Health authorities in Shanghai placed half of the Chinese financial capital under COVID lockdown Monday, essentially dividing the city of 26 million into east and west districts, separated by the Huangpu River that flows through the city centre.
Public transport has been suspended, and bridges and tunnels crossing the river are mostly closed as the eastern bloc endures a four-day lockdown to weed out any Omicron cases in the area. The western district will be next, with a lockdown scheduled on Friday.
Officials imposed the mass lockdown after denying they would take such drastic measures to curb a surge of Omicron cases. Shanghai reported 2,600 new cases on Sunday, up from single-digit cases at the beginning of the month.
At a news conference on Saturday, Wu Fan, an official of Shanghai’s Health Commission, said the city could not undertake a mass lockdown because Shanghai “plays an important role in the national economic and social development, and even has an impact on the global economy.”
For weeks, authorities had been fighting the COVID outbreak with localized lockdowns, subjecting individual residential compounds to days of isolation and daily COVID tests, but COVID cases continue to rise.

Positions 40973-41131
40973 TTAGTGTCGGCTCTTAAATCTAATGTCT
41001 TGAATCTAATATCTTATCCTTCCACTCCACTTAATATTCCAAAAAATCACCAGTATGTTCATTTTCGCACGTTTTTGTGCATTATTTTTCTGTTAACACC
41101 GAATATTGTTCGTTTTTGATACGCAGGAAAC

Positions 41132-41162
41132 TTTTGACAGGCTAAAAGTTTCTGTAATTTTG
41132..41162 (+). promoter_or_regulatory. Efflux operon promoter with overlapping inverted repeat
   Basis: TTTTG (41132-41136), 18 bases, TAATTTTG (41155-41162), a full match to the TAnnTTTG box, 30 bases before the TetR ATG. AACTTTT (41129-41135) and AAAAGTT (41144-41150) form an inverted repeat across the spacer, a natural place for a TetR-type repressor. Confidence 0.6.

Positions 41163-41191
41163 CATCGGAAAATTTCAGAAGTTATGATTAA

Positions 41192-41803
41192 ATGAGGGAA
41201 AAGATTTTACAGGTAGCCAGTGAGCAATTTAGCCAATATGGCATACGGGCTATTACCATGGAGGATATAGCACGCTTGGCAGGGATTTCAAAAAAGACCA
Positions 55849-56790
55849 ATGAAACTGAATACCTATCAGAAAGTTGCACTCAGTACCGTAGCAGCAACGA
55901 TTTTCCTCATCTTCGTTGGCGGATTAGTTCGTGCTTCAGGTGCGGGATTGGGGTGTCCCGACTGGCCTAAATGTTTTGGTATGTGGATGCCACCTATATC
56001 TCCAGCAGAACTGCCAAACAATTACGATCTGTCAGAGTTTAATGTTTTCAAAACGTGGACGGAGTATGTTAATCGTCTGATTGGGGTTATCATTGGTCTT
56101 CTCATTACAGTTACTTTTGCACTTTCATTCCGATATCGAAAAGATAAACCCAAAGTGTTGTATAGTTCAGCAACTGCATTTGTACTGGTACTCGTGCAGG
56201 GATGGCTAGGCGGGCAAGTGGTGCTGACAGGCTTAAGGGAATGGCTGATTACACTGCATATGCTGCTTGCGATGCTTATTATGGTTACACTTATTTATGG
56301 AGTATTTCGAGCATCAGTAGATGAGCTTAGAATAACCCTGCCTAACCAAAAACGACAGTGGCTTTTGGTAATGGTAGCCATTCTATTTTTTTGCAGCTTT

The lockdown of the eastern half of the city has shut some factories in the city. Bloomberg reports Tesla closed its Shanghai Gigafactory on Monday, halting production at the automaker’s largest global production hub for four days. The lockdown threatens to snarl other supply chains that snake through the coastal city, too.
Shanghai is China’s largest port. Port authorities said Monday that operations will remain normal during the lockdown, but landside operations, such as unloading of container and transport of goods to and from the dock, may be delayed. Shanghai has closed some cross-border transport, and truckers need to present a negative COVID test before entering the city.
The shutdown in Shanghai mirrors another citywide lockdown that took place in Shenzhen, China’s southern production hub and major port city, two weeks ago. The local lockdown stoked fears of major supply chain disruption. Apple supplier Foxconn was among the major manufacturers forced to close productions sites for several days in Shenzhen.
Curtailed operations at docks in Shenzhen slowed port procedures, too, which logistics operators warn could lead to higher shipping costs this summer as ports gradually work through the congestion.
On Monday, futures on Brent crude—the international oil index—dropped roughly 4% on fears the Shanghai lockdown could dent demand for energy, with fewer factories and ships burning fuel in the city. But stock markets have shrugged off the Shanghai lockdown. The SSE Composite Index, which tracks trading on the Shanghai Stock Exchange, ended Monday up nearly 1%. Hong Kong’s Hang Seng Index benchmark climbed 1%, too.
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